Conflict Analysis of the 2007
Post-election Violence in Kenya
Mara J. Roberts *
Kenya has been riddled with conflict and violence throughout its brief history as a nation.
The 2007 post-election violence in Kenya, however, was of a different magnitude. In this
paper, I perform an analysis of the conflict to examine why widespread violence erupted in
the wake of Kibaki’s presidential reelection. I look at the history of the conflict, examine
stakeholders, and employ a variety of conflict analysis tools in an attempt to get to the root
of the cause of the conflict.
Key Words: Kenya post-election violence, land dispute, tribal conflict,
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Over the span of three decades, amendments to the
constitution were made to systematically erode these balances in favor of strengthening
presidential powers. The result of these broad powers effectively made the presidential
office equivalent to a dictatorship, which gave the president the ability to use and abuse this
power without restraint.
The quote at the top of the page is pregnant with irony and is an example of what
can occur as a result of a strong yet corrupt executive branch. Mr. Kivuitu was the chairman
of the Electoral Commission of Kenya (ECK), the governmental organization that certifies
the election results. The irony is that in 2007 he certified that Kibaki won the election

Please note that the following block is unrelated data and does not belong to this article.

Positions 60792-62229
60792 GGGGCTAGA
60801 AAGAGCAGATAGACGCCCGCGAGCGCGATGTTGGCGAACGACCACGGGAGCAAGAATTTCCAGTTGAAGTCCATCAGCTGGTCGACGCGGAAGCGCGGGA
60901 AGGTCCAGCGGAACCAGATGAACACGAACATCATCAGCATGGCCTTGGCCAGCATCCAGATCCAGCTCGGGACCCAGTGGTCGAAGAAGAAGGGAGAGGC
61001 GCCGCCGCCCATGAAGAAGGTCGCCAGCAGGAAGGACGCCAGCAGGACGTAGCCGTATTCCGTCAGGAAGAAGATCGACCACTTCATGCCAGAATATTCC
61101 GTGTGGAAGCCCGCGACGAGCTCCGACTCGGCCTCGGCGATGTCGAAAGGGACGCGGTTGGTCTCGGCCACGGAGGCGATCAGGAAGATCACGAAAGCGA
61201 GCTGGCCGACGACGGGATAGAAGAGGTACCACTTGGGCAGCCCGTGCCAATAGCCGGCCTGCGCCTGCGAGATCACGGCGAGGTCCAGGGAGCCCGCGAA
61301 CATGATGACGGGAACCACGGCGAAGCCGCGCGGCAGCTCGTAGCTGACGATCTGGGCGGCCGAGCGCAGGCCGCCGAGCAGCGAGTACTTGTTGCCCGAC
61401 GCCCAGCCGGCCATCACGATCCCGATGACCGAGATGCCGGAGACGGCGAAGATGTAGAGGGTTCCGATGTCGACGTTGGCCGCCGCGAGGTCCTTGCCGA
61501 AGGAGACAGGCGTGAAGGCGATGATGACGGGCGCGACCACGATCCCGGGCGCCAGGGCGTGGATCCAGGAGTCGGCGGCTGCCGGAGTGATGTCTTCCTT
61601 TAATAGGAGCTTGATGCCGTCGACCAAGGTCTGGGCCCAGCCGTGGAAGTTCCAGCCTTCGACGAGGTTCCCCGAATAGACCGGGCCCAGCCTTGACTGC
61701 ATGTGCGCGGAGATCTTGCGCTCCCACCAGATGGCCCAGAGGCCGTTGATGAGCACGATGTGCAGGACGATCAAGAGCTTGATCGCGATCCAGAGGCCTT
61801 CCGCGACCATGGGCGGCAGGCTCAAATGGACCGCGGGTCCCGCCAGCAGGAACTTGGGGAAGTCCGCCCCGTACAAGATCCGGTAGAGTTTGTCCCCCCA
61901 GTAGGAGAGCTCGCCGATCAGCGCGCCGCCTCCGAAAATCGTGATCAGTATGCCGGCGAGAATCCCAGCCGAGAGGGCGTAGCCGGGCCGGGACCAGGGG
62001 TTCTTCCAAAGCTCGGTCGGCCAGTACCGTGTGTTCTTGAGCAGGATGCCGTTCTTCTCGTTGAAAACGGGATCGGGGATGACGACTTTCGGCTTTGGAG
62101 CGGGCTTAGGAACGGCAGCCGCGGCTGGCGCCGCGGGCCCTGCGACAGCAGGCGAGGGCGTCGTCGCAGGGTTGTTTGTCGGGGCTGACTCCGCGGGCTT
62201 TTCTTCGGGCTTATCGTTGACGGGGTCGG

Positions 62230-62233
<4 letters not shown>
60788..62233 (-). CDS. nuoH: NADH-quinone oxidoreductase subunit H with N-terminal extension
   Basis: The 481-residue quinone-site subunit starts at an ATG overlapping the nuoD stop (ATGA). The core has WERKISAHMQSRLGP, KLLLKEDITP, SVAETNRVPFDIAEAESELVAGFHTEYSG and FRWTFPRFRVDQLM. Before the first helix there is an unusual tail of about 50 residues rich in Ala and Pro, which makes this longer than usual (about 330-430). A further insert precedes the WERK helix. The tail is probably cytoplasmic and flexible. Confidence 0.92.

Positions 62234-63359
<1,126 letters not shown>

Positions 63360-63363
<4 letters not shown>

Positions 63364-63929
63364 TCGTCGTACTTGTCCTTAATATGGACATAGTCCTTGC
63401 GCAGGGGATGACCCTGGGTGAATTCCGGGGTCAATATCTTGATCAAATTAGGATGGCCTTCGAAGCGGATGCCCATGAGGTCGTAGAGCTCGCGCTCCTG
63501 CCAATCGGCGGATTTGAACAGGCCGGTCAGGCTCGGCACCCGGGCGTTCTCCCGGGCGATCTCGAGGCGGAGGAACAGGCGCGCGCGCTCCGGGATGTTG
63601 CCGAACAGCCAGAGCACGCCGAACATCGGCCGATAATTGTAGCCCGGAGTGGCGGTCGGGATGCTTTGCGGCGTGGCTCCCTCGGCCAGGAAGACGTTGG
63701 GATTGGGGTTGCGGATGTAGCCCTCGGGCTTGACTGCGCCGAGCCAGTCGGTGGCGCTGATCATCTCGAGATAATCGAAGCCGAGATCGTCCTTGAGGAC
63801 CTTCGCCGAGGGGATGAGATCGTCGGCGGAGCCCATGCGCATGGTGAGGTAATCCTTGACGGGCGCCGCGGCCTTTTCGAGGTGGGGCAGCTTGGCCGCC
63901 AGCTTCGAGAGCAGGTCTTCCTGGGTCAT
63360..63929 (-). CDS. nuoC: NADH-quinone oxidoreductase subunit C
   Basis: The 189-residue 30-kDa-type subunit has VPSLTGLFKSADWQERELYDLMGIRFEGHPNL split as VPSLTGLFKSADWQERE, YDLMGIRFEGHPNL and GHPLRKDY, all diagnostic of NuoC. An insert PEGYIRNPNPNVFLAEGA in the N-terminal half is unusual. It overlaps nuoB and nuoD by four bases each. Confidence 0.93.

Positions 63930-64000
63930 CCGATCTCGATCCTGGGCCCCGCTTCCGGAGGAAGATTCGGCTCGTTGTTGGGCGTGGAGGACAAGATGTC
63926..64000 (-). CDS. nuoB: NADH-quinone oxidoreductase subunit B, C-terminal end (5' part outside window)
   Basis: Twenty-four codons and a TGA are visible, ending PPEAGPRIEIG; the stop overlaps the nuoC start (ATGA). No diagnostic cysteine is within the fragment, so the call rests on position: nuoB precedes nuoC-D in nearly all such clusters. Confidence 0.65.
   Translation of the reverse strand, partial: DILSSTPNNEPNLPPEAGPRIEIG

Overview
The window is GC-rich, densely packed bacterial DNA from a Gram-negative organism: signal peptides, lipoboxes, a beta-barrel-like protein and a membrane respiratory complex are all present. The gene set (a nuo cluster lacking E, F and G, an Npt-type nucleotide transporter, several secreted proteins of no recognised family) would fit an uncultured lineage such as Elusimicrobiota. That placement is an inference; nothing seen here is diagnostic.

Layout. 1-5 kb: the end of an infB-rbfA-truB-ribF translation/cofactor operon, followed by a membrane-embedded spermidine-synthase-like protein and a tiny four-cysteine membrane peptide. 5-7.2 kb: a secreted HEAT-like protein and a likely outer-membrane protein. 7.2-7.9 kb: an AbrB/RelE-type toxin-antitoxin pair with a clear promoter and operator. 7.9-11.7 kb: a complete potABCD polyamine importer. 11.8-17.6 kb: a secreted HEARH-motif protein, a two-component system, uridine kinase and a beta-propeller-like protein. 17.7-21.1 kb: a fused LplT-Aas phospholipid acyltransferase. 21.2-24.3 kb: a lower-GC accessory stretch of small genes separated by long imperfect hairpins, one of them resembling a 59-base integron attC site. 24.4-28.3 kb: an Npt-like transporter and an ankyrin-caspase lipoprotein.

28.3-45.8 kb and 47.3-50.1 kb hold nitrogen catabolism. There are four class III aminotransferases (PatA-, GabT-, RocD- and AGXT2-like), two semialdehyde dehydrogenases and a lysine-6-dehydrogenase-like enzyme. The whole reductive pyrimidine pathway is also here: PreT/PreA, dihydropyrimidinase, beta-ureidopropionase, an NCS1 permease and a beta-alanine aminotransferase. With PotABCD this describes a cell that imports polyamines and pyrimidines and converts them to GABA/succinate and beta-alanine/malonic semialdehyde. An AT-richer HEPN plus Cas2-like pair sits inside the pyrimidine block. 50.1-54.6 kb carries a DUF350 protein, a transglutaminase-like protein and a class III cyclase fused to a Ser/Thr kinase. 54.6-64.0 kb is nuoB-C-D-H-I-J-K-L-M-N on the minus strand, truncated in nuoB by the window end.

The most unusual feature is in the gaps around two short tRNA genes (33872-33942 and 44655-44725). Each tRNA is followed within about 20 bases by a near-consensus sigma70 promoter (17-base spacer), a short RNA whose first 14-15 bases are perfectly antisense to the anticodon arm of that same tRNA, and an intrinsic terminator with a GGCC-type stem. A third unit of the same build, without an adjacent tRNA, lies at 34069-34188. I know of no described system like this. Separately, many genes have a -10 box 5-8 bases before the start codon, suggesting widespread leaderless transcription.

apparently without actually knowing whether or not he had won. Why would he do this? As
a testimony to the imbalance of power in the executive branch, the leading ECK staff,
including the chairmen, are appointed by the president. Therefore, one possible explanation
is that he feared losing his job. But how did the presidential office in Kenya become so
History of the Conflict
The country of Kenya was ruled by the iron hands of two men in succession from
1963 to 2002: Jomo Kenyatta (1963-1978) and Daniel Moi (1978-2002). In 2002, there was a
change: the ruling political party, the Kenya African National Union (KANU), that had ruled
the country since independence, collapsed. It collapsed beneath a new political party
comprised of an alliance that had formed between all of the major Kenyan tribes. This
political stakeholder was named the National Rainbow Coalition (NARC). The election
victory was a landslide. Mwai Kibaki of the NARC won 62% of the vote on a platform of
fighting corruption, forming a coalition government that shared power amongst the various
tribes, and changing the constitution within 100 days of being elected to limit the executive
power that had ballooned over the previous four decades(Mutua, 2008; Calas, 2008). People
across Kenya from all tribes felt hope that the country’s government was finally on the verge
of a system of governance that would have accountability through shared power.
Yet, within weeks of the election, the memorandum of understanding (MOU) that
forged the tribal factions into the NARC alliance and that got Kibaki elected had effectively
collapsed (Mutua, 2008: 285). The agreement in the MOU to share power within the cabinet
did not occur, as four key positions that were to be created, including that of a Prime
Minister position, did not materialize forward (Mutua, 2008: 284). Kibaki, from the Kikuyu
tribe, broke his election promise and filled many appointed positions with fellow tribesmen,
thus following in the footsteps of his presidential predecessors by selecting people for
appointed positions primarily through tribal bias (Mutua, 2008: 285). This in turn led to
discrimination of many people of other tribes who were more qualified.
Whether the decision to...